Changes in scope occur as projects progress from design through practical completion. In fact, initial site works can be in motion long before all necessary planning permits have been obtained, designs have been finalized and construction contracts have been negotiated.
Design and construction teams follow a number of interdependent processes to communicate changes and variations in project scope. Many of these processes have been standardized throughout the industry as commonly accepted tools for raising, clarifying and resolving issues. Examples include construction change orders, requests for information (RFIs), instructions, and variation requests.
In a previous post, we offered pragmatic tips on the RFI management process to improve efficiency and reduce risk. Now we’ll focus on best practices in managing scope-of-work changes and variations to ensure successful project delivery.
Project Impact: Change, Productivity and Risk
Industry research indicates that approximately 40% of all construction projects undergo more than 10% change, as measured by the ratio of final project costs to estimated project costs. When change is limited to 5%, productivity exceeds planned rates on approximately 60% of projects. However, when change exceeds 20%, productivity falls below planned rates.
Research data also points to a correlation between productivity and performance to schedule and budget. As the percentage of change increases, productivity declines, and this leads to schedule delays and cost overruns. Effective change management is critical to mitigating project risk. The larger and more complex the project, the higher the risk – and the greater the imperative to manage change.
Project teams should agree up front on standard processes for communicating changes and variations and managing their impact on workflows. Accountability and timelines for initiating, processing and approving change should be transparent across the team.
Change Orders and Variation Requests
A change order or variation request identifies a possible change in scope from what is documented in the project contract. Each request should succinctly state the extent and implications of the change in design or scope of works. This provides a clear baseline for the ensuing discussions between project participants.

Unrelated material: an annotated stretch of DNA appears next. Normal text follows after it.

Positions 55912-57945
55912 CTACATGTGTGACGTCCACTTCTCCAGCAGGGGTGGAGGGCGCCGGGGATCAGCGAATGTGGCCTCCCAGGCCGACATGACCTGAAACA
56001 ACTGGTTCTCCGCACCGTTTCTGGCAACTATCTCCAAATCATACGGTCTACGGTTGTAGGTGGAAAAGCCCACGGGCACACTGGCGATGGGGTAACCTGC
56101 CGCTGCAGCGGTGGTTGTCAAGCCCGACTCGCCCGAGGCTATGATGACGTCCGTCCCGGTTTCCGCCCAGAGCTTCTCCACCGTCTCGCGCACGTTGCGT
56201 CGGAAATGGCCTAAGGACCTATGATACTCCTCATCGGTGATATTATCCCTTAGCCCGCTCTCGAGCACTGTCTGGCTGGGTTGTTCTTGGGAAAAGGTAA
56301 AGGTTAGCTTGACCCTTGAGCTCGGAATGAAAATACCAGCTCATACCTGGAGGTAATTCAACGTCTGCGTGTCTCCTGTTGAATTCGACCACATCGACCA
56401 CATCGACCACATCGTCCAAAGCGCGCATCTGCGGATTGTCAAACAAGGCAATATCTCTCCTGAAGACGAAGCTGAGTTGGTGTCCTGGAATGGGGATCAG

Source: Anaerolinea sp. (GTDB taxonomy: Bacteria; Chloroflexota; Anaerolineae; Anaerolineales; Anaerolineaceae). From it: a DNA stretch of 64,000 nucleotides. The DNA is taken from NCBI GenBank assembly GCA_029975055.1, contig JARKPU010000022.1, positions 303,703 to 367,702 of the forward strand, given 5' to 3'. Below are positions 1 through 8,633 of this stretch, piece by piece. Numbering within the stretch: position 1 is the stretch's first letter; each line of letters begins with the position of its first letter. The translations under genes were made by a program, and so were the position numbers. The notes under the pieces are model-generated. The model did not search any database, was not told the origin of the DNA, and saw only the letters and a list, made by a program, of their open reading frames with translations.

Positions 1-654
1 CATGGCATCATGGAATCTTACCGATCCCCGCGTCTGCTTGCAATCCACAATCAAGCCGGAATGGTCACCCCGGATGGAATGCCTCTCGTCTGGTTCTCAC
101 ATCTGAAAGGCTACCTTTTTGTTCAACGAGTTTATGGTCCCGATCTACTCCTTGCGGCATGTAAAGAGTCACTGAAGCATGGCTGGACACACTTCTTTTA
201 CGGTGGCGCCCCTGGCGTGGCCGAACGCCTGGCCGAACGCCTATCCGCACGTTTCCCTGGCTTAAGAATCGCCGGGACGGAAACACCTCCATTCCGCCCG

Change orders most often originate with the project manager or design team and are directed to the project owner. Variation requests come from the contractor or subcontractors and go to the design team, and from there to the owner. It’s not uncommon for variation requests to follow change orders as contractor responses to alterations in design or project scope.
Change orders can result from design reviews and other project processes involving the owner and/or the design and construction teams. Changes can also emerge from the RFI process, due to missing information, inability to build as specified, or procurement issues in sourcing a required product.
Typically, the lead consultant is responsible for notifying the contractor of any changes. The lead consultant may be an architect, an engineer or a project or construction manager. Change requests are named accordingly – architect’s instruction (AI), engineer’s instruction (EI), project manager’s instruction (PMI), or construction manager’s instruction (CMI).
Change Order and Variation Workflows
After receiving an instruction regarding a change, the lead consultant collaborates with the other primary disciplines – structural or civil, mechanical, electrical, and plumbing – as well as the quantity surveyor or cost control consultant. Together, this team reviews the potential impact of the request on the project’s technical feasibility, schedule and budget. The lead consultant then summarizes the findings and recommendations for the owner.
After the owner approves the expected project impact, the design team revises the project documentation as needed, and then packages and issues it to the contractor as an instruction. The contractor reviews the instruction and replies within a contractually specified period of time, including implications for feasibility, timelines and cost.
Documents related to these instructions are either attached directly or issued separately under a transmittal that is cross-referenced to the instruction. For example: “In reference to Engineer’s Transmittal No. 1234, we hereby instruct the following changes to your scope of works.”
The instruction to the contractor may state that the scope changes aren’t expected to have any impact on project timing or cost. In the event of a disagreement, the contractor can respond with a variation request or notice of a time extension or claim. Depending on the contract, the contractor may file a claim for time-related costs.